I'm not sure there's any such thing as a realistic thriller. By its very nature, the movie thriller we've all come to know and love must be filled with enough conflict and hyperbole to keep our attention, thus straining credibility. But Ron Howard's 1996 production of "Ransom" with Mel Gibson and Rene Russo takes the thriller about as far as it can go in attempting the almost impossible feat of enthralling us and surprising us while keeping the goings on reasonably believable, too. The movie is not entirely successful at everything it attempts, but it's close.
Adapted from the 1956 Glenn Ford movie "Ransom!" (also known by the title "Fearful Decision"), written by Cyril Hume and Richard Maibaum, the story concerns the kidnapping and ransom of a rich man's son, and the man's attempts to get him back when it appears the police and FBI are ineffectual.
But this is no mere story of a father's heroism. If that were the case, Harrison Ford might have made a better lead than Mel Gibson. Instead, this film takes us on a tortuous road of twists and turns, where the father's distress and determination lead him to try and outwit the cunning and ruthless kidnappers. Although there are assuredly moments of melodramatic thrills and excitement in the film, it is the chess match between the father and the criminals that sets the film apart from the rest of its kind.
Gibson plays multimillionaire Tom Mullen, a former Air Force fighter pilot, now the chairman of his own worldwide airlines. He's a genuinely good, but flawed, man who finds himself compromised when his ten-year-old son is kidnapped and held for $2,000,000 ransom. One of the suspects in the kidnapping is a union boss who was jailed after Tom offered to pay him off. Tom feels guilty and thinks the union boss is out to get him. But how to explain a situation to the FBI where Tom is equally to blame for a crime of which the union guy was convicted? In any case, Gibson's performance is filled with sentiment, a love and devotion for his son that is wholehearted and eagerly expressed, along with an agony bordering on hysteria. Gibson is not afraid to show this man's vulnerabilities.
Rene Russo plays Kate Mullen, Tom's not-always-understanding wife. When the FBI seem to be flubbing the case and Tom decides to take matters into his own hands in a most unconventional way, Kate is less than happy. Her own hysteria clouds her judgments, to be sure, yet she is probably the more rational of the two parents in the situation.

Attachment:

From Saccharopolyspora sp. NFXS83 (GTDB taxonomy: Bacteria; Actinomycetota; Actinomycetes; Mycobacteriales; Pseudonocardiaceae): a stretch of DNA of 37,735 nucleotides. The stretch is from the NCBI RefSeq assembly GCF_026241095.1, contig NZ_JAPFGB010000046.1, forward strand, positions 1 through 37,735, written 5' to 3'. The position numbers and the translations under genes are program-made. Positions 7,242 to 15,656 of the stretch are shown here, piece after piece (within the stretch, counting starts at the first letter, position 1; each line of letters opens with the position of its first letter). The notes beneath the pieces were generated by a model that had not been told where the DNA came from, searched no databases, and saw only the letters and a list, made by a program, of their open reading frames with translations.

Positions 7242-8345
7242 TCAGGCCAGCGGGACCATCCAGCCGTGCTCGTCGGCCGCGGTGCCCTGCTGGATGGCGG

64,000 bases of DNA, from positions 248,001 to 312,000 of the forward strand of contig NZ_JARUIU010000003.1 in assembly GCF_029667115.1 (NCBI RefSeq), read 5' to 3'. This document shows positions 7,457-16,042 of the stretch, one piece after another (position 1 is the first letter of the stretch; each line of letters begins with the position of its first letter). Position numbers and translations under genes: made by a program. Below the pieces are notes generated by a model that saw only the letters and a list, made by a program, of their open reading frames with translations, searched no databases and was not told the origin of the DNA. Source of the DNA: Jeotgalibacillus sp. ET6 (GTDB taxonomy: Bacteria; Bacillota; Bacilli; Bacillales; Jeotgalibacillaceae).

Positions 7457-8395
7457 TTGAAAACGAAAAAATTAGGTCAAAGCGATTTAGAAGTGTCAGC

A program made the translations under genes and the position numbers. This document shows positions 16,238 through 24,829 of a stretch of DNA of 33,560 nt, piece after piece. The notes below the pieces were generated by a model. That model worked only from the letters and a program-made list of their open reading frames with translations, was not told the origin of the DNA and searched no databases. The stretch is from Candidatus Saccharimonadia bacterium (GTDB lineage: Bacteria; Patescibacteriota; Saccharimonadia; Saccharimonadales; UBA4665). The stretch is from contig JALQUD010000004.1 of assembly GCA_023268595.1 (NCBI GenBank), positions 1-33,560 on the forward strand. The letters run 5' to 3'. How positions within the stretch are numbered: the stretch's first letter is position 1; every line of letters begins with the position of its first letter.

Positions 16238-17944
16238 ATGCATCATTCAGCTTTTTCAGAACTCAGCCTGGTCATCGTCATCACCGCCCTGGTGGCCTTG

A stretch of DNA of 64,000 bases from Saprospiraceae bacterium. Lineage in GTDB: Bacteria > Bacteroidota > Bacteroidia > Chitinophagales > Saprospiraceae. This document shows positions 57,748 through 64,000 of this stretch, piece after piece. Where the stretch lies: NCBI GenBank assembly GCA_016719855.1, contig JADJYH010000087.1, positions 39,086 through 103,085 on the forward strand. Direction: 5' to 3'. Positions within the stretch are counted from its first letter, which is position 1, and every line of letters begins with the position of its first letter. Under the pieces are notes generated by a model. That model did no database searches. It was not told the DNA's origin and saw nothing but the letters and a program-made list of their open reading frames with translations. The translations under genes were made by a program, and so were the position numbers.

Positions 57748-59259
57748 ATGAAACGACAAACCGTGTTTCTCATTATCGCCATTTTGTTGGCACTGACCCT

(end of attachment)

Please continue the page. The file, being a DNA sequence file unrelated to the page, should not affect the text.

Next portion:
Young Brawley Nolte, son of actor Nick Nolte, plays the boy, who doesn't really have a lot to do in the film but look helpless. He succeeds. And Delroy Lindo plays Lonnie Hawkins, the FBI agent in charge of the case, a no-nonsense sort of fellow who wants to play it straight by the book. But as he admits, he doesn't always get the hostage back playing by the book.
More to the point are the baddies. Leading the way is Gary Sinise as Det. Jimmy Shaker, a New York City plainclothes policeman who is tough, smart, cold, calculating, and, from the very start, mean and treacherous. If you recall Gary Oldman from "The Professional," think of a more clean-cut and only slightly less despicable character. Forget Lt. Dan. Liev Schreiber and Mark Wahlberg play brothers Clark and Cubby Barnes, the two men who actually carry out the kidnapping. Lili Taylor plays Maris Conner, another of the kidnappers, who is in charge of keeping the boy alive until he isn't needed anymore. And Evan Handler plays Miles Roberts, a computer expert who works with the kidnappers to jam communications when the kidnappers make their telephone demands.
The movie is tense and sometimes exciting, although the basic premise is a mite banal from overexposure. The film's trump card is its ability to keep us guessing what's going to happen next. Not whether the good guys are going to triumph over the bad guys in the end--that is pretty well understood in these types of movies--but how and where it's going to happen. Just as you think you know what's about to happen next, a new shift in events occurs to open up a whole new plot thread.